The coming of spring brings a bounty of gorgeous flowers to choose from. As a florist, I often find I am spoiled for choice at this time of year. In this tutorial, I will show you how to arrange a variety of pink flowers in groupings, giving this bouquet maximum punch. This DIY uses lots of blooms, but I also chose to include some unexpected elements of foliage and texture to keep things interesting.
When choosing flowers for your bouquet, always remember to use seasonal, locally grown flowers whenever possible. You can even try adding a snippet or two from your own garden or backyard for a completely unique bouquet. To create a clean and uncluttered look, use blooms in varying size, in coordinating shades, that are grouped in a strong, intentional manner. To make them stand up correctly, snip the stems on a sharp angle before placing them in the vase. If you want your bouquet to last, don’t forget to refill your vase with fresh water each day!
Flower blooms I used for this bouquet:
– 7 ranunculus – round head with a curved stem
– 6 pink romantic antique roses – bold color
– 5 peach matthiola – straight and tall, linear
– 15 blush tulips – teardrop heads, curved stems
– Jasmine vine – free-flowing
– Silver dollar eucalyptus – soft and rounded
Texture (my signature look!):
– Dried grasses – irresistible bends and curls
– Wild grape ivy – beautiful movement and lush dark fruits
– Viburnum – tiny bright green flowers — to help open up the arrangement
The base for this arrangement can be made with items you already have in your home.
– a sturdy vessel or vase
– clear cello tape
– floral snips
Step 1: Creating a grid
Fill your vase 3/4 of the way up with lukewarm water. Then carefully dry the rim of the vase, inside and out. Using two pieces of tape, divide your vessel into 3 sections. Securely fashion the tape a 1/2 inch over the rim on each side. Next use two pieces of tape to further divide the vase into back, middle, and front sections. We are going to use this grid to organize our bouqet like this:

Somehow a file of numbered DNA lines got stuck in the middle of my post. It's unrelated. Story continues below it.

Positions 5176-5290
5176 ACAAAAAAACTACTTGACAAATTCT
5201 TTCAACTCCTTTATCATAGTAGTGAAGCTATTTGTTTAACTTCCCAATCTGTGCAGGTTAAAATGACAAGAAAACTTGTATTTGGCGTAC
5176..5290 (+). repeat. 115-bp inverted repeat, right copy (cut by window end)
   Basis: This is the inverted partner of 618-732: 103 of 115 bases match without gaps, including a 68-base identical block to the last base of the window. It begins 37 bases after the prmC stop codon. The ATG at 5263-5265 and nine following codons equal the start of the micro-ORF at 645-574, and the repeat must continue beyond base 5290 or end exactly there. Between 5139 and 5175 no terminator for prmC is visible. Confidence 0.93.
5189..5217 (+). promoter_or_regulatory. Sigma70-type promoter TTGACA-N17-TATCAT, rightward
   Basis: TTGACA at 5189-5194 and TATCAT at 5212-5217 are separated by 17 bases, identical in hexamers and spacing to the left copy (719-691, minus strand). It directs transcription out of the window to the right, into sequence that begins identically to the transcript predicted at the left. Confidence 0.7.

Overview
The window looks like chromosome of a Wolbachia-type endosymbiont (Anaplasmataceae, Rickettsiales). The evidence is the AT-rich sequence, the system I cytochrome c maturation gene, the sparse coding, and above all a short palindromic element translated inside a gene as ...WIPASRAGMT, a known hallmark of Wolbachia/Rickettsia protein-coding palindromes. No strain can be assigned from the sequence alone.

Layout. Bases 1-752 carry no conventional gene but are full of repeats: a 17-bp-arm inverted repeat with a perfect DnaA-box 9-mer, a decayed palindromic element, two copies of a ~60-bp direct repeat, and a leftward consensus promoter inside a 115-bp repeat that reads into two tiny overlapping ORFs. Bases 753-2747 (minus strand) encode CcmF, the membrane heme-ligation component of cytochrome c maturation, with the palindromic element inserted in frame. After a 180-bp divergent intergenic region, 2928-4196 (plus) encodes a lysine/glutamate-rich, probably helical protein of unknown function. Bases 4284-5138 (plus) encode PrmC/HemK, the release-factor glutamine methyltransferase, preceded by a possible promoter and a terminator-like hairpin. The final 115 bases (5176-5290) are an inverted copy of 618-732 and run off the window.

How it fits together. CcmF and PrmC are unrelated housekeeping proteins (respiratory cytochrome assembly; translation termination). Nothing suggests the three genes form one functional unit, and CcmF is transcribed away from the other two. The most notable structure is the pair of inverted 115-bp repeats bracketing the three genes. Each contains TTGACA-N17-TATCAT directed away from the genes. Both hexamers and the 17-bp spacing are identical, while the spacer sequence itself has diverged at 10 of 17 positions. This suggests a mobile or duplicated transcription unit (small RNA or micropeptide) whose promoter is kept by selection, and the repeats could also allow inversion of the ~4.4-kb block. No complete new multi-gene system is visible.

– Back section: foliage
– Middle section: flowers and texture
– Front section: focal flowers and texutre
Step 2: Placing the foliage
Add a grouping of eucalyptus angling left. This will mark the highest point of your florals. On the right side, add another grouping of jasmine and shorter eucalyptus.
Tip: It is easiest and quickest to group flowers in your hand, snip them, and place them in the vase as a cluster.
Step 3: Filling out the middle section
Cluster, snip, and place the matthiola stems in the middle right section, ensure that they are off-center. Group the tulips opposite the matthiola for a balance in color.
Step 4: Placing the blooms
Place ranunculus at staggering heights, complementing the movement of your tallest stems of eucalyptus. If you have trouble with this step, try arranging it in your hand before placing it in the vase.
Tip: To keep it from moving around, wrap a piece of cello tape around the stems before placing them in the vase.
Step 5: Add some texture
Mimicking the lines of the tulips, place the grape ivy on the outside of the arrangement. Place the bright green viburnum inside the arrangement, ensuring the leave enough space for you showstopper flowers — the romantic antique garden roses.
Tip: Place the light and bright viburnum inside the arrangement to fill without losing a light, pastel look. Placing the dark berries inside will create dips and shadows resulting in a “busy”-looking arrangement.
Step 6: Add the finishing touch: the roses!
Place roses in the empty space left in the front section. Group them together in your hands, varying the heights of the blooms. Allow them enough space to fully open and show off! It is best if the heads of the roses are layered — not aligned.
I hope you are inspired to try this at home! Of course, substitutions can be made for any of the flowers used. Just be sure to choose ones with a similar shape to acheive the same mood in your arrangement. Please share your creations on Instagram, Twitter, or Facebook!
Flowers by Lauren Sabo of Botany & Co., photography by Christine Pienaar of Christine Pienaar Photography.